This post continues a series called “Gun Owner 101.” This post discusses some of the less-concrete aspects of concealed carry and the use of lethal force. In my opinion, material of this sort is grossly under-represented in the carry/defense/EDC space. I think these are incredibly important concepts to be exposed to, consider, and factor in your concealed-carry and home-defense plans. If I were teaching a concealed carry class I would work hard to present these concepts.
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A big “thank you” to my friend Neil who read over this article and provided me with some invaluable feedback. Thanks, man!
Caveats and Disclaimers
A lot of articles have been written in the past year for the new gun owner. Gun ownership has surged and many of those articles have been geared at the firearms you should purchase. Comparatively little has been written about the non-hardware aspects of self-defense. I hope this answers a few questions you may have. Much more importantly I hope it raises many, many more questions in your mind that you will answer for yourself.
I am not a lawyer. This article will discuss some legal topics. Consider these nothing more than discussion from a layman. Nothing offered here should be considered legal advice. Nothing here should be considered a hard-and-fast fact. The best legal advice (in the colloquial, rather than professional, use of the term “advice”) I can offer is this: seek the advice of a professional in the field of self-defense.
Keep in mind that law enforcement officers, security guards, military personnel, gun store clerks, concealed carry instructors, etc. are not professionals in the field of self-defense law. Sure, many of these individuals carry firearms in the execution of their duties, but their “rules of engagement” vary widely from the each other, and from the average civilian on the street. Some of the worst firearms advice I have ever heard has come from gun-store employees and concealed carry instructors. Choose your experts carefully.
Terminology: I use the terms “lethal force” and “deadly force” interchangeably throughout this article. They mean the same thing.
This information is incomplete. This article does not purport to tell you everything there is to know about lethal force. I strongly recommend reading widely and deeply on the topic. Unfortunately it is very likely you and you alone who will face the consequences of what Claude Werner terms a “negative outcome.” It is your duty to educate yourself on the legality of lethal force in self-defense, just as it is your responsibility to develop skill with your chosen defensive tools.
Let’s get into it.
Bottom Line Up Front
Every bullet you fire – whether in the act of self-defense or not – carries a tremendous and terrible responsibility. I usually like to phrase it this way, and this will touch at the heart of this article: like it or not, you accept full legal, financial, and moral responsibility for every bullet you fire. And I mean every single bullet – every bullet fired in training, while hunting, every bullet loosed as the result of negligence or accident, and certainly every bullet you fire in self-defense.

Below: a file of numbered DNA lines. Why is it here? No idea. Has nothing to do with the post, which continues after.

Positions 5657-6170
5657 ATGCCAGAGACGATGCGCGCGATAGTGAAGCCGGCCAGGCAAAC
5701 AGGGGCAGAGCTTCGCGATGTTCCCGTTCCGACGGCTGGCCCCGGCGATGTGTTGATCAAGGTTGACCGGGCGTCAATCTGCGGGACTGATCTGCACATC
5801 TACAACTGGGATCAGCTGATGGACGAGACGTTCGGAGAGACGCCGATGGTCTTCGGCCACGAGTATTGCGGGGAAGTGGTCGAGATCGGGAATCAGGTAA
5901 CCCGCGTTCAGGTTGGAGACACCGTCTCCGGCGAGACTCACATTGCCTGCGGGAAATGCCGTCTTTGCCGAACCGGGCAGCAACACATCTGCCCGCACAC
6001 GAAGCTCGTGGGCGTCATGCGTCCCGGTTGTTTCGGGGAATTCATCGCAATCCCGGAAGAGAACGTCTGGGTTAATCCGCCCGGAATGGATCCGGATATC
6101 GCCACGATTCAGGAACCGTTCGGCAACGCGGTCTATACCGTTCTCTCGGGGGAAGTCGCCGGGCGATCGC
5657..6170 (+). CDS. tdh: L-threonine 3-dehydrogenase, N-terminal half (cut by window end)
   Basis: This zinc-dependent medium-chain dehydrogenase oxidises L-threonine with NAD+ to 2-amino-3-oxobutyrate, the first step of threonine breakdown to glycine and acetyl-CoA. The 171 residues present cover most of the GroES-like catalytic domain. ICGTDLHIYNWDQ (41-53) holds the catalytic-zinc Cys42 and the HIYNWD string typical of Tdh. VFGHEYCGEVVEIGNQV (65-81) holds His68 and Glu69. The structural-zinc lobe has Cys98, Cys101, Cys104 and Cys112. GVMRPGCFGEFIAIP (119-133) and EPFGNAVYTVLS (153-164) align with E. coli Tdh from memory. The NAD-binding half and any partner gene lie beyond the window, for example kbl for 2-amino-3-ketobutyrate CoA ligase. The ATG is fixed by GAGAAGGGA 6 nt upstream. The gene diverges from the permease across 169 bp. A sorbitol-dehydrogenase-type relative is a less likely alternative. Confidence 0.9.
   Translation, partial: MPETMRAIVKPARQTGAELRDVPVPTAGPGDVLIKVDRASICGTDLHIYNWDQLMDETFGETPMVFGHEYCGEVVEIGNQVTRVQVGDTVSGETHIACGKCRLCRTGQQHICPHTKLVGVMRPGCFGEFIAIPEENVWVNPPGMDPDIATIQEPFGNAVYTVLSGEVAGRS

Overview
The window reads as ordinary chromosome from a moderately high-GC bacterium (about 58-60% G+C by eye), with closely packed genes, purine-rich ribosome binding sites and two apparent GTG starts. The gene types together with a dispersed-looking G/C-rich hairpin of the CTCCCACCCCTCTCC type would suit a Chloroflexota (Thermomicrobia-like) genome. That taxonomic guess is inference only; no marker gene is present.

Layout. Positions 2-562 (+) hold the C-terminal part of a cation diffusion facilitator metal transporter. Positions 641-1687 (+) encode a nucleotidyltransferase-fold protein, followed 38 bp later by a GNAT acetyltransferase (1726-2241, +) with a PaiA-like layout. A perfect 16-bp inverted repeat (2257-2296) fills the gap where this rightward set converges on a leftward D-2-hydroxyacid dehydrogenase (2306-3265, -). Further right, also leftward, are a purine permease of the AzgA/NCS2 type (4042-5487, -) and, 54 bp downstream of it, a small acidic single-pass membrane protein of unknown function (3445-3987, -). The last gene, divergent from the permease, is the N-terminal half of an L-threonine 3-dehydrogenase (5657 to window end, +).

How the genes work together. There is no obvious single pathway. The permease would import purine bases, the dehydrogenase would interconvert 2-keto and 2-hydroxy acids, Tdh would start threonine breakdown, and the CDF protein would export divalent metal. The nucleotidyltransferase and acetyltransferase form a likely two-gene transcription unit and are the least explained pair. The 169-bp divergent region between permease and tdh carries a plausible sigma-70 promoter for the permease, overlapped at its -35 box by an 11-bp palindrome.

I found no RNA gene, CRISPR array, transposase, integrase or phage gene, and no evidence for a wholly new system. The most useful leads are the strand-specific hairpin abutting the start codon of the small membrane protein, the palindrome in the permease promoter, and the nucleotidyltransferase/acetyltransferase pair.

We all probably image “our shoot” occurring under perfectly clear-cut circumstances. Sometimes that is the case and there is very little ambiguity. Many times, though, fights are extremely fast paced. They begin suddenly with seemingly little warning, are a frenzy of activity happening mere feet away or possibly in contact with us, and are over in a matter of seconds. They may be extremely confusing in the moment but still demand a defensible decision about what level of force you chose to use. When that decision is made and force employed, we accept responsibility for that use of force.
Allow me to relate the anecdote that sparked my train of thought for this article. Then we will look more closely at each of these categories of responsibility.
This article was spawned as the result of a conversation I had with my mother, probably two years ago now. I have thought about this conversation over and over again. She related the story of going to her church, mid morning on a weekday to clean it. I will paraphrase her words here.
“I went over to the church to clean it. I got there and the side door was open. I didn’t know if I should pull out my gun and go in, or call the police, or what!”
I responded to her with a question: “would you have gone in looking for the burglar if you didn’t have a gun?” Her answer, of course, was in the negative.
“Then why would you go in since you have a gun?” She didn’t really have an answer at all, and that’s what concerns me so much about this conversation. She was willing to risk the legal, financial, and moral consequences of a deadly force incident without a really good, articulable reason for doing so.
In this instance my mother was going to willingly put herself in closer proximity to someone already in commission of a crime. That’s not smart. If this person is willing to burglarize a church he may well be willing to harm anyone blocking his escape route. Apprehending him is the job of the police, not a civilian woman in her late-60s. Instead, she had the option to completely avoid the situation by getting her car, driving down the road to a safe distance, and calling the cops. Avoidance is almost an ironclad guarantee against negative outcomes like the ones I will spent thousands of words discussing in this article. Many situations are different. It’s unlikely that your self-defense scenario will be as clear-cut, but think you should about these things in advance.
Next, she was mentally more aggressive because she had a firearm on her person. This is a really dangerous mindset to get into. Carrying a gun makes me kinder, less likely to respond to verbal slights, insults, inconsiderate behavior like someone cutting in line, etc. I’m not going to be your doormat, but I’ll let 99% of stuff slide off my back. It’s not worth saying something to the person who then decides they need to escalate, and things getting out of hand. First, that might cost me the element of “innocence” in a lawful self-defense claim (I started the altercation). Second, whether I’m legally right or wrong, if a shooting results I’ve just subjected myself to the legal, financial, and moral consequences of a shooting that probably could have been avoided altogether.